So you have the quick option to let the primer dry until it’s tacky and then spray the colors within an hour. Otherwise, you can just let the initial primer cure completely and then apply the colors after a day or so. Not all primers must follow this restrictive schedule when it comes to recoating, so check the label for the recommended times.


It’s really critical to get your chosen colors in several thin coatings. It’s easier to smoothen thin coatings that mostly cover the part you’re working one than it is to deal with runs on the surface from excess paint material. With really nasty runs, you’ll have to wait for the messed coat to set before sanding that offending area down to primer for another spray coating.

Just apply on a series of light coatings to avoid the problem. One rule of thumb is that if the surface being sprayed seems about to get wetted completely, that’s when excess stuff might slough into runs at some point. You can always fill in spots you’ve missed with the next light coat, so no worries.


Do mind that once you begin putting on color coats, you’ll have to follow recoating the schedule according to the labelled instructions. You better ensure you have enough time to finish the process or else leave things to set some more until you can come back to do it right.

Tip: Practice applying several coats on metal scrap to get the hang of it, especially if it’s your first time to work with spray paints.

When the last of the colored coating have fully dried, you can then lay on some clear topcoats for a deeper hue effect. You can leave this step out if you want a flatter-looking appearance for your engine.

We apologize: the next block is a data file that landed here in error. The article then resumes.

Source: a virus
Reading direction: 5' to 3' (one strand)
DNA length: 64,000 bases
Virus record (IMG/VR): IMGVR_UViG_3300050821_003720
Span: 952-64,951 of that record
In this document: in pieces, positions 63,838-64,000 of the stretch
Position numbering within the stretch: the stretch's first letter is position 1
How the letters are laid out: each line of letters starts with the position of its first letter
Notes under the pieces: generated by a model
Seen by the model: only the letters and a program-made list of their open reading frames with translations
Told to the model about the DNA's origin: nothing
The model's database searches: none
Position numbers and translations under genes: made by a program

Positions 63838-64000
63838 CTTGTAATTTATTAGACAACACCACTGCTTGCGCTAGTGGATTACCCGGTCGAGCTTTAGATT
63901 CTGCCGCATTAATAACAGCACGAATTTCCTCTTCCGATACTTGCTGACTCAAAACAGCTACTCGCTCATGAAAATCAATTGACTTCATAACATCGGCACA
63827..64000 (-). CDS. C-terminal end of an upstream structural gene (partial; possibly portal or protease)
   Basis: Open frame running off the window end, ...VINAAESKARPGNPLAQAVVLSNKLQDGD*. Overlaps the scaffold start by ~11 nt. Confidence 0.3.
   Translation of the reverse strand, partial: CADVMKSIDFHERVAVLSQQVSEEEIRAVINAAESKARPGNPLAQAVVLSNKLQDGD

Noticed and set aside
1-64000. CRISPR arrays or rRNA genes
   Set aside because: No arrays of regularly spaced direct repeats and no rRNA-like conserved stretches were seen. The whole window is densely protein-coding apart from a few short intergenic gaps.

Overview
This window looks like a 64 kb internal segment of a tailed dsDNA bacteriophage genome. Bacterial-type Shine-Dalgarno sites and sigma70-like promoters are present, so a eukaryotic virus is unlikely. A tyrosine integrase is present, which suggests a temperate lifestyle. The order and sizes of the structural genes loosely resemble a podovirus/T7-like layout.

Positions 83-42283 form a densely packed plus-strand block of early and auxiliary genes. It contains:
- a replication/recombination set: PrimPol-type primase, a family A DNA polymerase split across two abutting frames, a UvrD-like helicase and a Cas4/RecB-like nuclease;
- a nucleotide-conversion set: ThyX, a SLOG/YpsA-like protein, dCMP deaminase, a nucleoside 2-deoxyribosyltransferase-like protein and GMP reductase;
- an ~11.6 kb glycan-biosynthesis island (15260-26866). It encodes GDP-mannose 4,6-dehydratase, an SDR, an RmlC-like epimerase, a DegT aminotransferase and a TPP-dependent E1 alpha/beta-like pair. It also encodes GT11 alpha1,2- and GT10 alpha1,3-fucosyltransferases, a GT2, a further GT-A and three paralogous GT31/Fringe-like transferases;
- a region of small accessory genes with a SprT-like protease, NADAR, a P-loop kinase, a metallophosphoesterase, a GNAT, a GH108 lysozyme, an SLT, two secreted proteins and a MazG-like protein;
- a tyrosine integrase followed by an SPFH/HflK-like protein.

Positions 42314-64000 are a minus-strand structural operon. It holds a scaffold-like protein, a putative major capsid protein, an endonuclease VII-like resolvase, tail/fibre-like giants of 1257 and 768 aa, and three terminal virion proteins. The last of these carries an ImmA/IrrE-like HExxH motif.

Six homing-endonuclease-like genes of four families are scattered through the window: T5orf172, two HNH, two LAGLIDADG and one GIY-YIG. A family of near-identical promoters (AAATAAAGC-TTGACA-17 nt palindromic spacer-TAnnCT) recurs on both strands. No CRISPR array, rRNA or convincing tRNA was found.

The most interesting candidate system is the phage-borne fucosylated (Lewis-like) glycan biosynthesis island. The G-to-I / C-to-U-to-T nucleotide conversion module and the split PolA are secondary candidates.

Finish Up

Prep involves more than half the effort here. It involves skills that you should master to achieve paintwork that you can proudly show off. With practice, you’ll eventually learn to flow these steps towards getting the smooth and pleasing finish you desire.

When other bikers ask you who painted your ride, let them know the gory details. It’s always a good thing to share knowledge about a job done well, right? Especially one that may get admiring looks on the road!

To know more about painting an engine, you can watch this video:

If you liked this article, feel free to leave comments about what you think of our quick biker’s guide on how to paint an engine.

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Lucas Knight

Over the past 10 years, Lucas Knight has been a motorcycle rider. He has built up an incredible passion for travelling by motorbike and always wishes to contribute to motorcyclist community. This is the reason why he created where his passion is turned into useful and interesting information to the motorcycle lover. Follow his facebook and twitter or subcribe to his website to receive more useful information in motorcycle world.